So we’d be able just to say we’d abide by such things as the Law of the Sea, etc without any fuss, even if we were a ‘new’ state.

    47. CameronB says:

      Thepnr
      Remember, we are all working hard to change our society for the better tomorrow.

      Just saying

      Vote YES 🙂

    48. Bruce Wallace says:

      Thanks Marcia sent I completely forgot about the GLO, heading over to Motherwell now, your a star.

    49. Dcanmore says:

      O/T looks like there’s still 450 seats still to be claimed for Eddie Izzard’s Better Together show on Friday, if count stays as is then the venue will be 75% full (cap 1900) for one of the world’s top stand up performers who sold out Wembley Arena (cap 12500) and Madison Square Garden (cap 18000).

    50. Ian Brotherhood says:

      Is that Stuart Cosgrove on the panel at the Motherwell gig?

    51. X_Sticks says:

      @ Ian

      Not SC. Was supposed to have been Bob Crow.

      I’m not sure who it is that has stood in for him – John somebody…

    52. CameronB says:

      Dcanmore
      Lets see how Better Together handle that. 🙂

    53. EphemeralDeception says:

      The UKs stated position is that rUK is the de-facto successor for various arbitrary reasons.

      The Scottish Governments consequential stated position, as with the currency, is that IF the rUK position remains unchanged then Scotland can start as a New State, No debt,No share in common assets eg Embassies etc.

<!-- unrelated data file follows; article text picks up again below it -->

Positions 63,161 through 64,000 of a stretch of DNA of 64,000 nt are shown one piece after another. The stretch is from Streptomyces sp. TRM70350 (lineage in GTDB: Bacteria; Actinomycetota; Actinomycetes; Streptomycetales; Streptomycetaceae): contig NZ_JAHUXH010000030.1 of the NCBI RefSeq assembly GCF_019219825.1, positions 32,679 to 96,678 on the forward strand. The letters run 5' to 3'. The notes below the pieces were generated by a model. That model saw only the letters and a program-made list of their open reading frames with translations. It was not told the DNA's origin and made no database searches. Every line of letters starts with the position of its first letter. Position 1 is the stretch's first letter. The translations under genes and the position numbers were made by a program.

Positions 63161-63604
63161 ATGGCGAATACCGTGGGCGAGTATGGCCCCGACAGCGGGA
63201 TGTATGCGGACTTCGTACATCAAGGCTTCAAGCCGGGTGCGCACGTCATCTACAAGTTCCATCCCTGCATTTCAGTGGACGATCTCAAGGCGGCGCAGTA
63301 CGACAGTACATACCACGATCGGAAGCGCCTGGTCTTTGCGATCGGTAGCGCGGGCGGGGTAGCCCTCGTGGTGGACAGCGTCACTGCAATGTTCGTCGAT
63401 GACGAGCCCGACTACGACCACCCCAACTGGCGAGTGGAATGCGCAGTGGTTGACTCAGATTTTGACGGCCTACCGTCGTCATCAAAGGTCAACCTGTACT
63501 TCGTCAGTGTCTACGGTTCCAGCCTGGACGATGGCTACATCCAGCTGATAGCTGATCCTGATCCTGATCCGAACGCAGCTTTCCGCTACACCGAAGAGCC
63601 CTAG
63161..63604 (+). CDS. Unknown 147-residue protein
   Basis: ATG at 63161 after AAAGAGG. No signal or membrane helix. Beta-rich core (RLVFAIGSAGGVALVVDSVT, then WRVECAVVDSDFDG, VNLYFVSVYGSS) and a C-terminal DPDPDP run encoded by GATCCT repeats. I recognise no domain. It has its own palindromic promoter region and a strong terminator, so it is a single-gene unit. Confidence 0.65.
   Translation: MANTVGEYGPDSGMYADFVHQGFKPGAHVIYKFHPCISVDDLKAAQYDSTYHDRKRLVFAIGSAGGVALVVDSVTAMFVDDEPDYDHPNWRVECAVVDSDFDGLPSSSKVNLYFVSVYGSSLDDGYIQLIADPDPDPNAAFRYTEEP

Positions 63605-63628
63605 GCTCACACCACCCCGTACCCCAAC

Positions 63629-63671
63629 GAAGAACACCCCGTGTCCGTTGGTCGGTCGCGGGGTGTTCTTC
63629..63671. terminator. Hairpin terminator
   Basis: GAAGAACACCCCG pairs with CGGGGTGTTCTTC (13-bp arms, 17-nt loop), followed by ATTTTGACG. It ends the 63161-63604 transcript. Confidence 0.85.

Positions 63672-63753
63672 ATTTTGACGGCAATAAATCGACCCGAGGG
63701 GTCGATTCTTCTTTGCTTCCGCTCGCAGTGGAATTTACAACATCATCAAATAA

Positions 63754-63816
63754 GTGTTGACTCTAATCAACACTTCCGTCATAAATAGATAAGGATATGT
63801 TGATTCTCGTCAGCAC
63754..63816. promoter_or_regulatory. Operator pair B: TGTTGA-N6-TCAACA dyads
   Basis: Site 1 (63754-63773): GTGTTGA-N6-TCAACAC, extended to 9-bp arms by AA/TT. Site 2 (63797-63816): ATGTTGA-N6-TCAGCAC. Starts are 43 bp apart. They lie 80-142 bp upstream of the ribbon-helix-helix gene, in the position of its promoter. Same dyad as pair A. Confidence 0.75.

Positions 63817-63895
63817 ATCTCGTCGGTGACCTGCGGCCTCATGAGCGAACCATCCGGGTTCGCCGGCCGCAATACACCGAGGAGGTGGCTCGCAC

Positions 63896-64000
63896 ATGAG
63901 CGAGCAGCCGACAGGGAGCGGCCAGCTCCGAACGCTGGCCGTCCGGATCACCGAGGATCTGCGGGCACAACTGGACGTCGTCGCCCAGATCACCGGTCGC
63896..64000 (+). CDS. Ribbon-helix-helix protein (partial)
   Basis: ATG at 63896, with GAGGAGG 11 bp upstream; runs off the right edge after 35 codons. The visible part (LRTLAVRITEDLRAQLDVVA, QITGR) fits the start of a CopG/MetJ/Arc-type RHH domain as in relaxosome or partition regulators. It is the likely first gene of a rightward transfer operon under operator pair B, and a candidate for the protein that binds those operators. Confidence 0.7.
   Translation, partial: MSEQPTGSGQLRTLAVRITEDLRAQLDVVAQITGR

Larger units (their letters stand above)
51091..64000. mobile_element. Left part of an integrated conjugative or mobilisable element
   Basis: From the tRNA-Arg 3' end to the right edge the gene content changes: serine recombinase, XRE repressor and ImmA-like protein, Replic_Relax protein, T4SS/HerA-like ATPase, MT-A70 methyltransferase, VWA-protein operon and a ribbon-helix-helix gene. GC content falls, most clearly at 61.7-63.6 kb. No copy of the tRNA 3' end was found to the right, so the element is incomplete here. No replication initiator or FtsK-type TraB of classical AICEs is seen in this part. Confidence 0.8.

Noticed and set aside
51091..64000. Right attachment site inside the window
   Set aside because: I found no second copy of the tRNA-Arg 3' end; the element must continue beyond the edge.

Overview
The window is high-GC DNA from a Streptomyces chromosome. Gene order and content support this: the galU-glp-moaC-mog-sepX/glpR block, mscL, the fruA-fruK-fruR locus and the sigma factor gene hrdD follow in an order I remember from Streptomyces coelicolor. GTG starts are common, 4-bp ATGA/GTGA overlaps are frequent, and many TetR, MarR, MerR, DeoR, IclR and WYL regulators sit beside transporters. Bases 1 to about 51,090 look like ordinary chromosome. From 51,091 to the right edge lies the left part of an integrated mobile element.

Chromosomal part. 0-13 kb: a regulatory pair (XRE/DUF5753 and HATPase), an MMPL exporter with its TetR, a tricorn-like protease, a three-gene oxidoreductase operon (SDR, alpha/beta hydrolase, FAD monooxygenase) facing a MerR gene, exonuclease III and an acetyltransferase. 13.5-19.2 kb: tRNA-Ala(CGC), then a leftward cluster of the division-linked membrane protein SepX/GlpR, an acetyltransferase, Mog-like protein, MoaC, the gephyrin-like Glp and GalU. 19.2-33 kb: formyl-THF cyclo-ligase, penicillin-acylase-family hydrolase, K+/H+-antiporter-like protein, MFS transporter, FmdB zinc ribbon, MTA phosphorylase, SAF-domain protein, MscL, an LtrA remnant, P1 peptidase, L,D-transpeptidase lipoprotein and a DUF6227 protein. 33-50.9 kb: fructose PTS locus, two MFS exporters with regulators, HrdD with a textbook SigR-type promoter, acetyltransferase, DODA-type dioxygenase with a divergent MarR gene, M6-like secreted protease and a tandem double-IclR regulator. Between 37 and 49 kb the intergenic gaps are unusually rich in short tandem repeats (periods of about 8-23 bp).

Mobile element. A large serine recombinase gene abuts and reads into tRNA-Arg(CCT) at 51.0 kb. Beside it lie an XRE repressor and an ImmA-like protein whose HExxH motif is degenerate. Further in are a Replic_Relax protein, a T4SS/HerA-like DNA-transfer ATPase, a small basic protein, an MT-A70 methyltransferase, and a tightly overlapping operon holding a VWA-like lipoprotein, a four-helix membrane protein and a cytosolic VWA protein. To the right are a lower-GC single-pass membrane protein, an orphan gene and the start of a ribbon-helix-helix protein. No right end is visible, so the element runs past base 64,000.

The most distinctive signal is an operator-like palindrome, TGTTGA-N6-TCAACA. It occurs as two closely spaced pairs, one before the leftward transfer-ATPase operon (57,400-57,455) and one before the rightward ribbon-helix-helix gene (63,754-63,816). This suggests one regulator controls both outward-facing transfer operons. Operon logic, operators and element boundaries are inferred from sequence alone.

These are just warning shots and are starting points in a ‘Distributive negotiation’ process. The 2 two sides will get down to discussions and there will be some compromise just as there was for the Edinburgh agreement.

      Scotland and EU will imo make use of an entirely different approach which is based on ‘Integrative negotiation’. I just wish there would be more discussion on what Scotland within the EU is likely to look like eg. Representation, membership of the very many European bodies, key aspects up for discussion eg. CAP / Fishing / UK opt outs(which ones even interest Scotland?) etc.

    54. Dcanmore says:

      @CameronB …

      They’ll take a picture of the front stalls and call it a ‘full house, a great night and £thousands raised to keep Scotland in the UK’. If the numbers stay the same then BT will be looking at £36,000 gross.

    55. CameronB says:

      JLT
      Hope you got my meaning there.

      Evolutionary trends = avoiding things that are bad for you 🙂

    56. Taranaich says:

      @kininvie: Taranaich will no doubt put me right, but wasn’t the 1707 deal an ‘incorporating union’ – which, if Wiki is to be believed – means both previous states cease to exist.